Monday, March 21, 2005

Fifteen Threats And The Need For A National Health System

In my original Draft Zinni post, I noted how health care had become a national security issue. In response to this, AlexC at pstupidonymous (his friends just call him stupid) wrote:
Defending against a bio-weapon IS NO REASON for National Health Care. Spend money on bio weapon research. On vaccinations and on intelligence to find them before their used.
Are there really no sound arguments for nationalize health care left? All that's left is fear?
How about being pro-active on bioterrorism?
Well, pstupid, last week that liberal bastion known as the Department of Homeland Security released a list of the fifteen most likely security threats(PDF, via Global guerrillas) that the American Public faces. The New York Times provides a nifty little graphic illustration. Take a good look at that list. How many of those threats require a surplus medical capacity (drugs/hospitals/professionals/etc)? How many of the threats can really be dealt with by "taking it to the enemy"?

Three out of the fifteen threats are large-scale biological events, with two being man made (Anthrax and Pneumonic Plague attacks), the third being a natural event (an influenza pandemic). Putting aside the question of how one could go about finding terrorists that have acquired weaponized biological agents (we're having a hard enough time finding Bin-Laden), I wonder how pstupid would go about "proactively protecting" our nation from an influenza pandemic. Maybe we could develop tiny little robots that would invade the bodies of every human on earth and attack the viruses, maybe pstupid would prefer to kill all of the animals that carry the strains that threaten to turn into a pandemic strain of the virus (i.e. birds, sheep, goats, etc). Or maybe we can threaten the nations where these diseases tend to originate from (can't you just picture Condi going to the U.N. to condemn China for allowing these viruses to mutate in the hopes of getting a resolution to attack China unless it halts the flu mutations happening within its borders?).

Back in reality (a place rarely visited by Republicans these days) there is no way to "take it to the enemy" when your enemy is a naturally occurring virus. But, hey, how dangerous could a little flu bug be?

According to the DHS the only thing that would be nearly as dangerous as a flu pandemic would be a nuclear explosion. They estimate that up to 300,000 people would need to be hospitalized, with 87,000 dying, and that, unfortunately, is a rosy scenario. According to the World Health Organization 30-40 percent of the populations of every nation could become infected by a pandemic flu, while the DHS report assumes a 15% infection rate. This means a more realistic number would be roughly 200,000 dead with somewhere over 600,000 hospitalized. For some perspective, the CDC reports that the National Disaster Medical System has voluntary access to approximately 100,000 hospital beds across the country to cope with a large-scale medical emergency. So where will those extra hospital beds come from in this type of emergency? Do people like pstupidonymous think that these beds will just pop up when they're needed?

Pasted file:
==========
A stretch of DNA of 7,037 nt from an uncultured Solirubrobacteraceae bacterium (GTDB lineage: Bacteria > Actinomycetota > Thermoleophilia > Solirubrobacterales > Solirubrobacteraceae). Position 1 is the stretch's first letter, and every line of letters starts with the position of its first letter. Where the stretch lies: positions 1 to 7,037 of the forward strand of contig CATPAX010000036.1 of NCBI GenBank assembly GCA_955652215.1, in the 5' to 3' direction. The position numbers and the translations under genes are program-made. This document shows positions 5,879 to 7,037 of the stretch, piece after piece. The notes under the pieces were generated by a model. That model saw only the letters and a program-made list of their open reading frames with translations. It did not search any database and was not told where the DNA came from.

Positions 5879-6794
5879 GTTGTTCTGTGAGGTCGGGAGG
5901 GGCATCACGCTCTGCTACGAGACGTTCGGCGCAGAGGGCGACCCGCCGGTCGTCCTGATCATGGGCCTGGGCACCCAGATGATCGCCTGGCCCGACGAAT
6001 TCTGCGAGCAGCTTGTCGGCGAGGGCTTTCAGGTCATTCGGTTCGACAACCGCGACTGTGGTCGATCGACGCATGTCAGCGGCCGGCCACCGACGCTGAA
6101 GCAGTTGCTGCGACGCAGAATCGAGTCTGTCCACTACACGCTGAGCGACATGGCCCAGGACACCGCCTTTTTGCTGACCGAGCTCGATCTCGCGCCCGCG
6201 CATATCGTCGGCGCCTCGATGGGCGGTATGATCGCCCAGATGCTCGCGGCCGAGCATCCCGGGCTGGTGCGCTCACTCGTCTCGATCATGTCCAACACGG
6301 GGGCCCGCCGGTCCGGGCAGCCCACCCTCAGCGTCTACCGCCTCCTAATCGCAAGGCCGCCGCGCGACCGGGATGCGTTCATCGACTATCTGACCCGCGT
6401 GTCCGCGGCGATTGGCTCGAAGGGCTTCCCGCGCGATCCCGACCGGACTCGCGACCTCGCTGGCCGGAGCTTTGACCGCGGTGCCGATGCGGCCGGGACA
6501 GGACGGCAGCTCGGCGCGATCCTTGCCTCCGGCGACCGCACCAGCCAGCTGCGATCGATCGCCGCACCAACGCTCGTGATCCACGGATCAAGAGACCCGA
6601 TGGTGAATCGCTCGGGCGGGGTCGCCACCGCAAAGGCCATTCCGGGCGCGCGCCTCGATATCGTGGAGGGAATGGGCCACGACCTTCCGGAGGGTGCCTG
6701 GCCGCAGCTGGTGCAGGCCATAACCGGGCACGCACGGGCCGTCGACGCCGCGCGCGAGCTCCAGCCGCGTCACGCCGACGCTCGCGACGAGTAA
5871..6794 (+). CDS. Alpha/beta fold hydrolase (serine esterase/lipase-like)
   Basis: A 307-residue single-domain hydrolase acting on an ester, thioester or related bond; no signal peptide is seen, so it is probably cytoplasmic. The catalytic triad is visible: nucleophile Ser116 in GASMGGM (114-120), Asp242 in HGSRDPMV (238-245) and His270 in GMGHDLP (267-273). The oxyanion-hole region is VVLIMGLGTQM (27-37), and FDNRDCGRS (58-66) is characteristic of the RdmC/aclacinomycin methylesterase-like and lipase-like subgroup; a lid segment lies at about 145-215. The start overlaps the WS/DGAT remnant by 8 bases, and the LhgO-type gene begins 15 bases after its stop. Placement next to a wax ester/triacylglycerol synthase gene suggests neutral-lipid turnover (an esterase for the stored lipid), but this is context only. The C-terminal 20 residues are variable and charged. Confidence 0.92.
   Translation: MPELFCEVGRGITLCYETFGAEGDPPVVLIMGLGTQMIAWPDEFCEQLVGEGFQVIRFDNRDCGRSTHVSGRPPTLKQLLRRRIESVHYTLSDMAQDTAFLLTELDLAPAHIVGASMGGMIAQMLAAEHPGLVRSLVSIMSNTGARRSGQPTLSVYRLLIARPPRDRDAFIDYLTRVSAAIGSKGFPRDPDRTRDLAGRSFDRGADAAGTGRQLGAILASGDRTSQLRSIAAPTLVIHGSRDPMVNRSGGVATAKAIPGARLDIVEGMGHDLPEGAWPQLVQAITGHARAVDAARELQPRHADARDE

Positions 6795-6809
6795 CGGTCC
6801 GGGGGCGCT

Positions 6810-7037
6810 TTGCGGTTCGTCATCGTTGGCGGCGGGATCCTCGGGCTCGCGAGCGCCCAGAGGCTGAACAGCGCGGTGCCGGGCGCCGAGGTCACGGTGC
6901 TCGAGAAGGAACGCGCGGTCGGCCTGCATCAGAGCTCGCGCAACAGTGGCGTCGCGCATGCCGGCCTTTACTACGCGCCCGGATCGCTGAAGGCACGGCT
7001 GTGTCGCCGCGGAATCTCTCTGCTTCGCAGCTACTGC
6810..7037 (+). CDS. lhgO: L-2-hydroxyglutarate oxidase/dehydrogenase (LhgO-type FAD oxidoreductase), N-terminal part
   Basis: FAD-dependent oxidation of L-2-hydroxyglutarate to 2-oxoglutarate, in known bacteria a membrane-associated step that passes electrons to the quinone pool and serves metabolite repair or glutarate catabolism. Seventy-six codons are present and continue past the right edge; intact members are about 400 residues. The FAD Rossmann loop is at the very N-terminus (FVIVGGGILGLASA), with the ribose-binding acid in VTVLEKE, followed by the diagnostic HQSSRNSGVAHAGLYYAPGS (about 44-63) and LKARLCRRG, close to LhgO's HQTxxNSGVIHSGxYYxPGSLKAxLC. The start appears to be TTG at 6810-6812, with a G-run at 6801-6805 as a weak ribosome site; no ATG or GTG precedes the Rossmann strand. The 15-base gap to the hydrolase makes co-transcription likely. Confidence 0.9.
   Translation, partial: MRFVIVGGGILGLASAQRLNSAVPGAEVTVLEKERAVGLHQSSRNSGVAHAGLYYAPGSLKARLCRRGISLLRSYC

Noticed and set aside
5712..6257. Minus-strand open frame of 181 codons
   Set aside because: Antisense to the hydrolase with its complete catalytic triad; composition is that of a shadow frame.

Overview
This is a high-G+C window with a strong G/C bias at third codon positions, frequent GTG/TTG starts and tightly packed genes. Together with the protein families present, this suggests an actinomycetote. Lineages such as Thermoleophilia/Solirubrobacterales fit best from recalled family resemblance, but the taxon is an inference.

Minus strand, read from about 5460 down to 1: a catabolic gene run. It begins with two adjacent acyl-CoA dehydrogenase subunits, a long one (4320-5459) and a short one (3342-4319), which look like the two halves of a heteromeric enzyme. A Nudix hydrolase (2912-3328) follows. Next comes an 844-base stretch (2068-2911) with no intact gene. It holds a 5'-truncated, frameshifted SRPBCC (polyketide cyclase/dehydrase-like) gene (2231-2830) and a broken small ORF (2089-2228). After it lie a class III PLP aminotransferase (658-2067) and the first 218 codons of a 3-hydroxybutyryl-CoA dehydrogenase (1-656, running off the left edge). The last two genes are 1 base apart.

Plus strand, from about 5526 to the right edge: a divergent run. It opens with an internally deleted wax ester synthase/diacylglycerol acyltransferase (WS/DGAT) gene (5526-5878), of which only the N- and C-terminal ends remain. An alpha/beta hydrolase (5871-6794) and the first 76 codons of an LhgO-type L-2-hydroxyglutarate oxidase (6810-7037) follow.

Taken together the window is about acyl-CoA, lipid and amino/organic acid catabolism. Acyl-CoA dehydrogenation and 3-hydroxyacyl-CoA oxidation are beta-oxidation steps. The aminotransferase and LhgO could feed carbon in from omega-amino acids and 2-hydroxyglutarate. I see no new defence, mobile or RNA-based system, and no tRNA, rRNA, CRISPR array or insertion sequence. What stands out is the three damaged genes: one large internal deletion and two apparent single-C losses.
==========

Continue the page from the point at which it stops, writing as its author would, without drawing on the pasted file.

Here are the "secondary" problems that the DHS report details:
The greatest secondary hazard will be the problems caused by shortages of medical supplies(e.g., vaccines and antiviral drugs), equipment (e.g., mechanical ventilators), hospital beds, and health care workers. Having a detailed system for allocating resources potentially can reduce such difficulties. This system ideally should be in place well before an influenza pandemic actually occurs. Also of particular concern is the real likelihood that health care systems, particularly hospitals, will be overwhelmed. Another important secondary hazard is the disruption that might occur in society. Institutions, such as schools and workplaces, may close because a large proportion of students or employees are ill. A large array of essential services may be limited because workers are off work due to pandemic influenza. Travel between cities and countries may be sharply reduced.
Hmm, hundreds of thousands hospitalized, up to a couple of hundred thousand dead, our current medical facilities overwhelmed to a breaking point, large scale societal disruptions, tens-of-billions of dollars in direct costs, several months in "recovery time", and people like AlexC at pstupidonymous don't think that we need to do anything to prepare for this type of event outside of investing in vaccinations (something that I'm all for- in addition to creating a surplus health capacity)?

And take a look at the other 14 events that the DHS looks at. How many of those would require a large response from our health systems? Seven. That means that out of the top 15 threats we face as a nation, over half would require a massive response from our health systems, which are currently unprepared to handle such scenarios.

Creating a national health system is not just a good policy for helping our nation deal with skyrocketing health costs (14% of all Americans currently have serious medical debts) it is also a national security issue, one that deserves our immediate attention. The fact that Republicans such as AlexC argue against creating such a system shows that not only do they have little regard for the personal and financial health of their fellow citizens, they also have little regard for national security when it doesn't coincide with their right-wing ideologies.